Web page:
Rough rides: Relative calm has returned to the streets of Baltimore, but the aftershocks from last week’s unrest continue to reverberate. In a case eerily similar to Freddie Gray’s death, the family of another man who died after being paralyzed riding in the back of a Baltimore police vanwants a criminal investigation into his case. Dondi Johnson Sr., a Baltimore plumber arrested in 2005 for public urination, died two weeks after he was injured in a “rough ride,” in which a police van is deliberately driven erratically. Johnson’s family sued the police department and in 2010 they were awarded a $7.4 million; the amount they received was much lower, $216,500, because of a legal cap. During the trial, a former Baltimore cop testified that rough rides were an “unsanctioned technique” of the department.
Probe continues: Were the would-be shooters in Garland, Texas a pair of lone wolves or were they being directed by others? U.S. officials are investigating the connections between Elton Simpson and Nadir Soofi, and terrorists abroad. A U.S. official said the incident was “certainly more than just inspiration” by ISIS but that assessment does not mean that the terror group gave the gunmen specific instructions. Simpson appears to have had online ties to a British ISIS recruit in Syria and an American jihadi operating in Somalia.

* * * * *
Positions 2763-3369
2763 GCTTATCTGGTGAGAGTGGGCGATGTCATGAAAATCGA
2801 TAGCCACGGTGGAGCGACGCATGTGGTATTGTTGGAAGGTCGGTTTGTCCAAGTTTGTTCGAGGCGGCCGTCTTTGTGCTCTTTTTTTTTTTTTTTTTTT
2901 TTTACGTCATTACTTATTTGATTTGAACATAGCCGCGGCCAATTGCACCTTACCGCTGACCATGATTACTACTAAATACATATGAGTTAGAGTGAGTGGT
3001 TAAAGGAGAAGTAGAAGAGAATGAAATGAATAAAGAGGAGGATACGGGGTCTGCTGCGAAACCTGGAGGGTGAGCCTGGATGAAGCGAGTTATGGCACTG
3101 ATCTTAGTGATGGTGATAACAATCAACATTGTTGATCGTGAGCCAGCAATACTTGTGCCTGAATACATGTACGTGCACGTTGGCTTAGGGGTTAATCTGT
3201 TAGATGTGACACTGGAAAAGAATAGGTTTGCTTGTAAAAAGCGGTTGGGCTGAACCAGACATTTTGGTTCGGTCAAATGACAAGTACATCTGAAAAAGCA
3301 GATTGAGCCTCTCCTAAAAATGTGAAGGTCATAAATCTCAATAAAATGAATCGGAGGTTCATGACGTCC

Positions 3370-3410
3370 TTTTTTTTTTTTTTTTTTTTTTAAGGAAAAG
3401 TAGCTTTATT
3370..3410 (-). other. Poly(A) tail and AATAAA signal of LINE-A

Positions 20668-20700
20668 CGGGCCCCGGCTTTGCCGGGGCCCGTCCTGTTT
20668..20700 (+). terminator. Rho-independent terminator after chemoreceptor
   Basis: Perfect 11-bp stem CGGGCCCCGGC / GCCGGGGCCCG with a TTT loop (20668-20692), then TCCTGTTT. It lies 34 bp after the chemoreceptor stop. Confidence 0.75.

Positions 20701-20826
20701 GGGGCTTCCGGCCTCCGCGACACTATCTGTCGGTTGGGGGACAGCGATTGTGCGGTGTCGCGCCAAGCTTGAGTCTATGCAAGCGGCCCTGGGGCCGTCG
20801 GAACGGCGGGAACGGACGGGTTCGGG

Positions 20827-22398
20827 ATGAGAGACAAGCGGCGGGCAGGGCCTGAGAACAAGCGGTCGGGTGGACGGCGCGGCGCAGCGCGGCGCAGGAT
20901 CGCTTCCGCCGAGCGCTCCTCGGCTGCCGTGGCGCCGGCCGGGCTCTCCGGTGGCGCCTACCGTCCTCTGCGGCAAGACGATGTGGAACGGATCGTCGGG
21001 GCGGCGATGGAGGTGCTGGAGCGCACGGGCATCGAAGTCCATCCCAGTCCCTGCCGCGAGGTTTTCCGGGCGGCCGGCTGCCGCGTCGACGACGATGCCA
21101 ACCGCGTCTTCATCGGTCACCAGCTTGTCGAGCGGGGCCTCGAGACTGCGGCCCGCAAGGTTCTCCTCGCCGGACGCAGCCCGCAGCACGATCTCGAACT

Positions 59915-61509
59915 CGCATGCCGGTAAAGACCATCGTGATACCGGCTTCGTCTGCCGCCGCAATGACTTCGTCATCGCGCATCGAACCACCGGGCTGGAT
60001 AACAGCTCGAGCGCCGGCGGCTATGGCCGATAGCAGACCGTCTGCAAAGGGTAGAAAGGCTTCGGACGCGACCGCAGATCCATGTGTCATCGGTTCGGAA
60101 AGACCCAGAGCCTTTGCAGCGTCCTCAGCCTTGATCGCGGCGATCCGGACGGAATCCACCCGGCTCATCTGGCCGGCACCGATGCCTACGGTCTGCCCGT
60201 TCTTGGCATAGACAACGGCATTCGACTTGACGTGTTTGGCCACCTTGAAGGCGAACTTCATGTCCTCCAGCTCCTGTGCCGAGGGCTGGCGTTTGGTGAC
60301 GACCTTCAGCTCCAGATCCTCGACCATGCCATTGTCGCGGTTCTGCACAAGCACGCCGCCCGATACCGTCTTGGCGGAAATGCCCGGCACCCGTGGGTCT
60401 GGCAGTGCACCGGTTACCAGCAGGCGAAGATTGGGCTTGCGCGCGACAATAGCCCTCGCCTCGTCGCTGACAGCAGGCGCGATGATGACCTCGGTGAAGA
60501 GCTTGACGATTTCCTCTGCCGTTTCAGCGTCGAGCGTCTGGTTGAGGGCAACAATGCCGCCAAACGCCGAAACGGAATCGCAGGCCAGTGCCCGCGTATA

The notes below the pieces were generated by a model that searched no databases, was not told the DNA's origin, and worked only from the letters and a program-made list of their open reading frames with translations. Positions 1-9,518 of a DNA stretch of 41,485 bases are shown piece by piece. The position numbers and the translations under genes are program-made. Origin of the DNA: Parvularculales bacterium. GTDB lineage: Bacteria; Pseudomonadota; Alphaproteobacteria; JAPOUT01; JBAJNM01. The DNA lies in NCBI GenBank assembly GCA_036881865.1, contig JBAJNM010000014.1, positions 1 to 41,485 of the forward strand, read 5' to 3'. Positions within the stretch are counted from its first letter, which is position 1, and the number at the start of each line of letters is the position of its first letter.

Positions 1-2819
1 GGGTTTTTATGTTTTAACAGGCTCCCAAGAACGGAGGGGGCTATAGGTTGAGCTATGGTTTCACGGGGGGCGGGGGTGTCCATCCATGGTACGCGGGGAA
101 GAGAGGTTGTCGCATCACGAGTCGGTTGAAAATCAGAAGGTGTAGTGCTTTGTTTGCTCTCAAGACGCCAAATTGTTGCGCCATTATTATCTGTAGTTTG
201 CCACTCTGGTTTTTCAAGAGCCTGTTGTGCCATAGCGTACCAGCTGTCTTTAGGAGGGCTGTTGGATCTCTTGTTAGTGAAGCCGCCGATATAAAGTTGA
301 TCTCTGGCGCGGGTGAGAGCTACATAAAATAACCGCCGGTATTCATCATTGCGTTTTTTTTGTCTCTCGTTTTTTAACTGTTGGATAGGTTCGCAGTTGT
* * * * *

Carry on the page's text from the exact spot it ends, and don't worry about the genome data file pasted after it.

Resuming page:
Boat ride: Imagine it: You drive your car onto a ferry in Miami and about nine hours later you’re in Havana. An international traveler’s pipe dream? Perhaps not. Licenses allowing ferry servicebetween the United States and Cuba were recently issued by the U.S. Treasury Department’s Office of Foreign Asset Control. The lifting of the ban on ferries comes as President Obama works to thaw relations with Havana. At least two Florida-based lines said they had received licenses to operate ferry routes between ports in Florida and Cuba. But don’t pack your bags just yet. The U.S. ban on tourist travel to the island remains in effect, so as of right now, the ferry service will only benefit those who don’t already need special permission to go to Cuba — Cuban-Americans visiting family, officials on government trips and journalists.
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